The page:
“There’s quite a bit of anticipation out there for us to reopen, so we wanted to do a great job,” Brasserie Ten Ten co-owner Peg Romano said. Courtesy: Brasserie Ten Ten

On a single day in June 2020, Boulder lost three restaurant institutions: The Med and its Mediterranean cuisine, Via Perla and its Italian fare, and French restaurant Brasserie Ten Ten. Their shared owners, Peg and Joe Romano, announced on each restaurant’s website and social media they were shuttering business indefinitely as a result of the pandemic and Colorado’s dining capacity restrictions. 

The Romanos, like everyone else, didn’t know how long the pandemic would last. They were losing thousands of dollars a day. So when the opportunity arose to sell their restaurants, they jumped on it — at least for two out of the three. 

The couple, who owned the businesses under the Walnut Restaurant Group umbrella, sold The Med and its second floor offices, along with Via Perla, which reopened as My Neighbor Felix last year. 

But they kept their smallest property, Brasserie Ten Ten, which first entered the Boulder restaurant scene in 2003 at 1011 Walnut St. Now, more than two years after closing, the French-inspired bistro is set to officially open again this month. 

“There’s quite a bit of anticipation out there for us to reopen, so we wanted to do a great job,” Peg Romano said. 

The restaurant held a private, soft opening with staff members’ friends and family last week, where it tested out an updated menu and cooking techniques it hopes will reestablish the restaurant as a slice of France in Boulder. 

Brasserie Ten Ten will initially be reservation-only when it opens to the public, according to Peg Romano. The bar will allow walk-ins. They plan to open the restaurant from 4 to 9 p.m. Wednesday through Friday before expanding hours. 

The Romanos hired all new staff, except for Executive Chef Tony Hessel, who has worked with the owners for 30 years. They initially brought on Hessel as chef at The Med in the 1990s. He later led the restaurant’s bakery expansion, and then helped the Romanos open Via Perla as executive chef in 2016. 

“For us, it’s not just flipping the switch back on,” Peg Romano said. “We have a head chef who’s done this before with us, but it’s still all new. New people and a new feel.” 

It also has some new menu features. During the soft opening, Brasserie Ten Ten focused on training staff in the kitchen and front of house, as well as refining the menu, which Hessel wrote with Romano.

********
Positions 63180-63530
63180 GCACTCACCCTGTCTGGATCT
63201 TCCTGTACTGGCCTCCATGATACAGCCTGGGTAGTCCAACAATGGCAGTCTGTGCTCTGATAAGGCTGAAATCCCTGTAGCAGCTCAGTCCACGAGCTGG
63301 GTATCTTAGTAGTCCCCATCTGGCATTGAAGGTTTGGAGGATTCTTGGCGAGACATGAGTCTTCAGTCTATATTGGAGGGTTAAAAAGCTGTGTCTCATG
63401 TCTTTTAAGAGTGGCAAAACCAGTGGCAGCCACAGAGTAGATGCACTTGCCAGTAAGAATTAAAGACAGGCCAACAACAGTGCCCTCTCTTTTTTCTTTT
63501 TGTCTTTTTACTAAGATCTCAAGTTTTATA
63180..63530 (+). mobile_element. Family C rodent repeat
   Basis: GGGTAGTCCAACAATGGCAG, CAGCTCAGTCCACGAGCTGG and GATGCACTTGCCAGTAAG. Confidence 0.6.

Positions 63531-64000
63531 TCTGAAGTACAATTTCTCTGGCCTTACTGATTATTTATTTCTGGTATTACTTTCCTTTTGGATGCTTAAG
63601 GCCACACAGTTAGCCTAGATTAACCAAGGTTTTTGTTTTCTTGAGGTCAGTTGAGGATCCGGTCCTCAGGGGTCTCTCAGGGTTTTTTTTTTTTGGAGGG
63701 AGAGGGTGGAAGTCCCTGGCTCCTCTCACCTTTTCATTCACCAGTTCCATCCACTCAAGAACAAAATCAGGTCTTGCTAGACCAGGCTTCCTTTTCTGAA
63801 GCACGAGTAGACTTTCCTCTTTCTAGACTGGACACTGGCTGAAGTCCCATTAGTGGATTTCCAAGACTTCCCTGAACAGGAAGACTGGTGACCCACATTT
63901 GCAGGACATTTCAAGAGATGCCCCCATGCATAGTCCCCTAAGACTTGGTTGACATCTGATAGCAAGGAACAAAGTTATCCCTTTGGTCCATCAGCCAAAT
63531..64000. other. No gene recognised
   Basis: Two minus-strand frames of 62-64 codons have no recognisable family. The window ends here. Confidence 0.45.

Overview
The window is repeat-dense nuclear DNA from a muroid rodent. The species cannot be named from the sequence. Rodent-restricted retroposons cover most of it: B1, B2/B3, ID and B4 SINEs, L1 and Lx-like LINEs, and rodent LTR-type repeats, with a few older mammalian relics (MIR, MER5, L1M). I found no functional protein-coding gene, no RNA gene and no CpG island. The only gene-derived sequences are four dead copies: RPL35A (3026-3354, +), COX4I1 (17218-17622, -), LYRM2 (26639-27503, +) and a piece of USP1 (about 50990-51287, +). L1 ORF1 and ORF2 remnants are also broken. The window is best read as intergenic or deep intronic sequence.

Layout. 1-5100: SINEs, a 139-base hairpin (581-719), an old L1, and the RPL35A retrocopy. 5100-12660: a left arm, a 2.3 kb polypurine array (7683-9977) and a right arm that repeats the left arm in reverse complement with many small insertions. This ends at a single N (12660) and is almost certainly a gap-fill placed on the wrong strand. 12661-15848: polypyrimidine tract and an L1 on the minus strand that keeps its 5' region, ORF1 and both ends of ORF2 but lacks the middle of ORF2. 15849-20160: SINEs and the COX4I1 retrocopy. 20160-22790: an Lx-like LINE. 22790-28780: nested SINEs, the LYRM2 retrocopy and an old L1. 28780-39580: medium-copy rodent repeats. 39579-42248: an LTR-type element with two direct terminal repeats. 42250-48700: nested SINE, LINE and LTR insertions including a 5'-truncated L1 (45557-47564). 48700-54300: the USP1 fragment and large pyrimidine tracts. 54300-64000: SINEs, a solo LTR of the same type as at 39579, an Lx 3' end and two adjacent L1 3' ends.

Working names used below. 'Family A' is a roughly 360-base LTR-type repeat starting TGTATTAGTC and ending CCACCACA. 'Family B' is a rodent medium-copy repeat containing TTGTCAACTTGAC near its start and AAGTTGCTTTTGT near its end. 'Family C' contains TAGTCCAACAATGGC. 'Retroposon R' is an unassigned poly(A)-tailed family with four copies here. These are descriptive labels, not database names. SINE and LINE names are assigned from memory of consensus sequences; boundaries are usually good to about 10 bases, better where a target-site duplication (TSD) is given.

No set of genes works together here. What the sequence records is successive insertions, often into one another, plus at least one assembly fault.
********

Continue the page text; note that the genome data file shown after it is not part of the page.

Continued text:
“It’s a matter of tweaking the dishes and making sure that they work for the kitchen, as well as the customer, and making sure all the flavor profiles are correct,” Hessel said. 

Peg Romano said the french fries are her favorite new and improved item. Instead of the restaurant’s previous thicker cut, the “pomme frites” are now shoestrings one-eighth of an inch wide. They’re fried in rice bran oil and made to order, straight from a pile of raw potatoes. 

Brasserie Ten Ten’s bouillabaisse, a fish stew from France, is now made with a homemade broth. “It’s more traditional in the Marseille fashion,” Hessel said of the Atlantic cod filet. The dish is surrounded by steamed Bangs Island mussels from Maine, Manila clams and prawns in a shellfish broth.   

As for the Nicoise salad, a plate that originates in Nice, France, Hessel said: “That’s a touchy one because Nicoise purists will tell you that you shouldn’t have artichokes.” But the Brasserie version includes them, along with yellowfin tuna, green beans, tomatoes, olives, a warm poached egg and lemon vinaigrette. 

Beyond the menu itself, the Romanos also overhauled the kitchen to better facilitate the French style of cooking. 

“We did it in the French tradition,” Hessel said of the kitchen’s new Montague suite, an island equipped with French cooking tops, instead of the kitchen’s previous six burners, an oven and refrigerator. “With a French top, you have more areas to cook off of, from blazing hot to warming within two feet of each other.”

The Romanos and Hessel hope that Boulder restaurant-goers will be as enthusiastic as the rumor mill already suggests they will be.

“It’s a different environment than it was two years ago,” Romano said, noting it was harder to staff their restaurant this time around. Construction also took longer than expected. 

“The world feels different,” Romano said. “But we talked to different people, and everyone thought it was a great idea to reopen.”

Jessica Mordacq is a contributor to Boulder Reporting Lab focused on local food and drink coverage. Originally from the Chicago suburbs, she graduated from Northwestern University’s Medill School of Journalism and has previously written for various trade and lifestyle magazines. Email: jessica@boulderreportinglab.org.

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